On another occasion, his diary shows him lapsing in spectacular fashion, seeing not one, but two plays in a single day. Time and again, he resorts to creating elaborate justifications for his transgressions: convincing himself that an evening at Drury Lane was no breach of his oath, as the theatre was not in being when it was sworn; or that the hypocras he imbibed was ‘only a mixed compound drink, and not any wine’. Sorry, Pepys, it definitely was.
Fast-forward to the 18th century and January 1, 1787, sees novelist Fanny Burney making a resolution of mindset, a familiar one, perhaps, to anyone who has suffered from back-to-work blues. Rueing the day that she had been offered a position in the household of Queen Charlotte, a position she could not refuse, however boring or demeaning it might be, she pledged ‘to curb all spirit of repining, and to content myself calmly — unresistingly, at least — with my destiny’.
The recurring resolution of her friend and mentor Dr Johnson, meanwhile, is a perennially popular one: to rise earlier, in his case ‘at eight or sooner’, his usual habit being to ‘lye till two’. Being only infrequently achieved — you might be heartened to know — he sometimes deployed a more forgiving form of words: ‘to rise by degrees more early in the morning’.
Like Pepys, Johnson usually made more than one resolution, vowing to ‘drink little wine’, to ‘be temperate in food’ and to ‘read the Bible through’. Unlike Pepys, however, he was stricken by his inability to wean himself from his ‘sinful pleasures’. No man, he began to think, could be ‘convinced of his imbecility’ when it came to resolutions, ‘but by length of time, and frequency of experiment’.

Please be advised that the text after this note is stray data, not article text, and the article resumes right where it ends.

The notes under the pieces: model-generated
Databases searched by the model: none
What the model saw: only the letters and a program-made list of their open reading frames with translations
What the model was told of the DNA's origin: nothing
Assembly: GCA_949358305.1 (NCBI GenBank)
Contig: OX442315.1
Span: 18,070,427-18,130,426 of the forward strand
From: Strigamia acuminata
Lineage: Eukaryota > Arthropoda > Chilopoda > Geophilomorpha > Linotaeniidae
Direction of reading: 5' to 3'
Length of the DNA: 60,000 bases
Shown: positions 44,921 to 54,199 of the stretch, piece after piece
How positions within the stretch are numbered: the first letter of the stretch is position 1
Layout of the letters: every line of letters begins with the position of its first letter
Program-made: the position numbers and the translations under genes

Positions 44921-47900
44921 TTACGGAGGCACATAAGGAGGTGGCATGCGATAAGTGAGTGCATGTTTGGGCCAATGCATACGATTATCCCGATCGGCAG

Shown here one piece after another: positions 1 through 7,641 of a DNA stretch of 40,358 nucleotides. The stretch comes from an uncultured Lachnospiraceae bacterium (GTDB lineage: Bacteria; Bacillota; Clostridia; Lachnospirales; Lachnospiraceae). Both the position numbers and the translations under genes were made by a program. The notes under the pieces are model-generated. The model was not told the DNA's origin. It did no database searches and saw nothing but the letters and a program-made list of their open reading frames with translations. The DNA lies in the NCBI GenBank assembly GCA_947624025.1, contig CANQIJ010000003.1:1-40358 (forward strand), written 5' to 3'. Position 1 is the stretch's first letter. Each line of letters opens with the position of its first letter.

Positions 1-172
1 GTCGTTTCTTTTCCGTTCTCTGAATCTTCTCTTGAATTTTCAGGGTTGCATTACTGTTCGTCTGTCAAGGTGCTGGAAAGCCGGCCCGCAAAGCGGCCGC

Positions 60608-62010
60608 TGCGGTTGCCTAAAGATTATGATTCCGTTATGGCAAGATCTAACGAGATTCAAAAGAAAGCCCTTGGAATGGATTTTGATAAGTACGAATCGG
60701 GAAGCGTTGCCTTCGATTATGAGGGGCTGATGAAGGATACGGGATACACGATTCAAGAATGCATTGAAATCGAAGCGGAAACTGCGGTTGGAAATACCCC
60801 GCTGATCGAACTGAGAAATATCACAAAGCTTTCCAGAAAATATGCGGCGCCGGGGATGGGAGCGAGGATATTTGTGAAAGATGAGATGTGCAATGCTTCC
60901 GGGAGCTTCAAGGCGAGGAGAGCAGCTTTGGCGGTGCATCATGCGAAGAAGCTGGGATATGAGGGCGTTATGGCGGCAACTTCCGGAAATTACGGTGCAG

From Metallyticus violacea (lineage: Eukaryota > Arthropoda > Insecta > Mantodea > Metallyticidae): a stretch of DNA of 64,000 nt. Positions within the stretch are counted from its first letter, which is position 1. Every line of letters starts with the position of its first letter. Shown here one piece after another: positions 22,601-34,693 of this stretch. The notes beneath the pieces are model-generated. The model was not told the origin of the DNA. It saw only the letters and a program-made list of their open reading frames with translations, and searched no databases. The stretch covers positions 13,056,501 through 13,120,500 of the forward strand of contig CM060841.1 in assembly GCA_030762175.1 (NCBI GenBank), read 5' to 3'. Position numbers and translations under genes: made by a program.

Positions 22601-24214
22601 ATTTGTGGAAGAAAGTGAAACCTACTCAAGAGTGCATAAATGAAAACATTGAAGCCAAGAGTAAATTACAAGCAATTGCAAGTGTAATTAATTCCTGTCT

“Virginia Woolf broke her first resolution — ‘to have none. Not to be tied’ — within seconds”
Even so, the next generation were willing to give them a go. Queen Victoria — wisely, perhaps — usually kept hers between herself and God. Nonetheless, in December of 1837, we find her courtier Charles Greville resolving to ‘give up the turf’ — his expensive addiction to betting on the racing. Johnson’s theory was not disproved; in June 1838 he lost £1,400 at Epsom in a single day. Nor was it in 1852, when Robert Browning, conscious of a drop in productivity since swapping his quiet London study for a home on the Continent with a wife and new baby, resolved to pen one poem every day. He managed only three.